By J.S. Porter

When you come to the holy, you come to it without pride or adornment, without plumage or puffery. You come naked, or as close to naked as you can get. You come in confusion, in doubt, with a troubled mind. You come with plain words, with as few words as possible, or with no words at all. You come, as the Catholic media theorist Marshall McLuhan says you must, “on your knees.”

When you come to the holy, you come the way the disciples came to Christ in Passolini’s film The Gospel According to St. Mathew. You come in rawness, in urgency, unprepared. You come unkempt, with uncouth language and smelly armpits. When you come to the holy, you come by prayer.

On December l, 1968, when the Trappist monk Thomas Merton approaches the giant Buddha statues of Polinnaruwa in Sri Lanka as part of his Asian pilgrimage, his first impulse is to take off his shoes. In The Asian Journal he writes: “I am able to approach the Buddhas barefoot and undisturbed, my feet in wet grass, wet sand.” With his shoes off, he notices “the extraordinary faces. The great smiles. Huge and yet subtle.” He feels himself “suddenly, almost forcibly, jerked clean out of the habitual, half-tied vision of things.” He pierces “through the surface” and sees beyond “the shadow and the disguise.”

Merton has a soul-opening encounter with these statues. But it’s important to note that he begins by taking off his shoes, by feeling with his feet what the grass and the sand may tell him. Shoes would be a hindrance in such encounter. They would come between his feet and their experience and appreciation of the earth.

Fancy words and elegant phrases can sometimes be a hindrance too in addressing the holy. Late in life, Leo Tolstoy came to this wisdom. In his Master and Man, a work so charged with Christian radiance that it might be added to the New Testament as the fifth Gospel, two approaches to prayer are made vivid.

The first approach is embodied by a rich landowner, Vassili Andreitch Brekhunoff, and the second by his poor serf, Nikita. The rich man has three names. The poor man has one.

When the master and his servant find themselves lost in the midst of a snowstorm, they each address the holy in their own class-conscious ways. Vassili, fearing he might die from the cold, uses extravagant language to make his entreaties to divinity. He prays “O Queen of Heaven! O Holy Father Saint Nicholas who teaches us abstinence.”

Nikita, finding himself in a similar situation of frostbite and possible death, prays with very simple language: “Little Father—our Little Father in Heaven!” He imagines God to be little like himself. His last spoken words in the narrative are “O God, Little Father of ours, surely thou wilt call me also? … If so, Thy will be done…”

The one approach to prayer is to summon frilly words, words of lace and embroidery. The other approach to prayer is to say whatever is in your heart without regard to sophistication or elegance. Northrop Frye once remarked that the Lord’s Prayer is not a particularly elegant utterance. It’s plain, it’s simple, and yet it’s also very powerful for reasons having to do in part with plain speech and linguistic simplicity.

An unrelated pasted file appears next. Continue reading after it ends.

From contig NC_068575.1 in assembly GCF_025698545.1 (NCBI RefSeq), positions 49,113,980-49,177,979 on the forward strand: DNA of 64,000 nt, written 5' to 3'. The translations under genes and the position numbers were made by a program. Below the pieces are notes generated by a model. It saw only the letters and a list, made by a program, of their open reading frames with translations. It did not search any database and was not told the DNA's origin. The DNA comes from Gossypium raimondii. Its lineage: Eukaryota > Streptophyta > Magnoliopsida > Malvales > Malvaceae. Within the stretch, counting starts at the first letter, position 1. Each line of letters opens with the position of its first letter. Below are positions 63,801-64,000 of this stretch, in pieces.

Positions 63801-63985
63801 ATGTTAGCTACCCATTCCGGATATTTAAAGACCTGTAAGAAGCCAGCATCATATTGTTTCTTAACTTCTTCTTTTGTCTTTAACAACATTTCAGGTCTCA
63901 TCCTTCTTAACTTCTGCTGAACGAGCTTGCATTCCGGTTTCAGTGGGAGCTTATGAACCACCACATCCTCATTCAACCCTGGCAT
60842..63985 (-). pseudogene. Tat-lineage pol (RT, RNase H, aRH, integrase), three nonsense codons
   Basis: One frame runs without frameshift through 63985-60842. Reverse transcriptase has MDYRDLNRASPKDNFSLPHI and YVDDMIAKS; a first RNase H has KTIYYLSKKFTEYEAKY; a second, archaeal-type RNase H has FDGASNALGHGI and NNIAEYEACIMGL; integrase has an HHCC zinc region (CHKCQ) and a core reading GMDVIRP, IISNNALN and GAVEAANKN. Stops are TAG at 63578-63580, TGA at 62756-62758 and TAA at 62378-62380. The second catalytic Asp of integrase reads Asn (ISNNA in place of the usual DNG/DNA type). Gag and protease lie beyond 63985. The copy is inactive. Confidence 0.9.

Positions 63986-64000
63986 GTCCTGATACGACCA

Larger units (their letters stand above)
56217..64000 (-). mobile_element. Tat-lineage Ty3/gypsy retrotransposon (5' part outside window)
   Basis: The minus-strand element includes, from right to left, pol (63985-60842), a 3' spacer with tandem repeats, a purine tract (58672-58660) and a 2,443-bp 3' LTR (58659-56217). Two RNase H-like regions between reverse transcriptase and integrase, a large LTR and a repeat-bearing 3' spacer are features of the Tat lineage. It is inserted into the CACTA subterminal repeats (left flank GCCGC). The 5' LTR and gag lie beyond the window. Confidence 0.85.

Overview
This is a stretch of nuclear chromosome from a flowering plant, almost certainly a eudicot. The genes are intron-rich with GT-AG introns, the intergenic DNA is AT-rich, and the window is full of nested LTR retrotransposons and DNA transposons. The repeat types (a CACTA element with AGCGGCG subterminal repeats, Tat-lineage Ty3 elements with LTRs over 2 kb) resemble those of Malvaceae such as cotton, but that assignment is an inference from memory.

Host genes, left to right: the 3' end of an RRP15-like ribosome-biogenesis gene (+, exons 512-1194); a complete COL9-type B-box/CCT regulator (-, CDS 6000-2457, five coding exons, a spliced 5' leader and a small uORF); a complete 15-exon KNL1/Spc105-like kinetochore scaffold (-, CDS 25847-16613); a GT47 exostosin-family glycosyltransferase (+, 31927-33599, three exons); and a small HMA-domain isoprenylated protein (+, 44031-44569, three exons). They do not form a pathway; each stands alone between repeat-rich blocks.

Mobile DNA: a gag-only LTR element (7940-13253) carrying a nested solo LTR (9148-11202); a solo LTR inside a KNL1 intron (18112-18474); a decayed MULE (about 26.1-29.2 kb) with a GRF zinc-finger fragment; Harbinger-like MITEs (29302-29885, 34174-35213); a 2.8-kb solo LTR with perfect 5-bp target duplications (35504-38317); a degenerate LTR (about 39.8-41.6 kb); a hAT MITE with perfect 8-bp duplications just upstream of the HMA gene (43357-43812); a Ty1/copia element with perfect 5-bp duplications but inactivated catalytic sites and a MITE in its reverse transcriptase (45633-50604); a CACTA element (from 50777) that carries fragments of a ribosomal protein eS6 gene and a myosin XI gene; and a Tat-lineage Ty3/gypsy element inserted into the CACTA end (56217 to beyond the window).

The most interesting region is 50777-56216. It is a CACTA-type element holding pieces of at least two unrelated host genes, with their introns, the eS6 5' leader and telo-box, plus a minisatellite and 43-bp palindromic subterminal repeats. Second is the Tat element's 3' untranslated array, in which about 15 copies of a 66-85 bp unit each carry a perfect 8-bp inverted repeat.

I have a familial connection to the Lord’s Prayer. My son has it tacked to his corkboard and my father, who suffered from Alzheimer’s, clung to the prayer as one of his last memories. The prayer also had significance to Dietrich Bonhoeffer in his imprisonment by the Nazis. He said the prayer each morning to a group of his fellow prisoners until he realized that one person in the group was not a Christian. He stopped saying it then for fear he would cause discomfort to that one person.

In recent years I’ve had the pleasure of getting to know the German-born Toronto sculptor, Ted Rettig. I first saw his stone sculptures at Father Donovan’s art exhibit at the Hamilton Art Gallery in 1994. One piece in particular caught my eye. It was a stone piece the height of a human thigh and the width of a human skull. The stone was hollowed out in the middle, and there was a small bronze gate opening to empty space. I felt that I was looking at a holy object, an icon of Golgotha, honouring the risen Christ.

Ted comes to the holy in many different ways: through his relationships with family and friends, through his sculpture, and through his words. Like Nikita, he doesn’t try to impress in his prayers, he doesn’t try to be eloquent or wise. He takes off his shoes; he speaks plainly from the heart.

My prayer life
is very modest
and ordinary

It seems so small
and unimportant
so hidden away and ineffectual
not part of our busy world

But I like it very much
and need it
to survive

This prayer has no title, no punctuation, no metaphors. Perhaps it doesn’t even conjure any images for the reader, and yet it evokes such beauty and power.

The prayer brings to mind a poem by the German poet, Paul Celan. The poem is called “With wine and being lost,” and it recalls Tolstoy’s snowy landscape and amplifies the meaning of Ted’s imageless prayer. The translation is by Nikolai Popov and Heather McHugh.

With wine and being lost…

I rode through the snow…
I rode God far—I rode God
near, he sang,
it was
our last ride over
the hurdled humans.

They cowered when
they heard us
overhead, they
wrote, they
lied our neighing
into one
of their
image-ridden languages.

Is prayer a form of human neighing to the divine? A sound more than a word. A cry more than a language.

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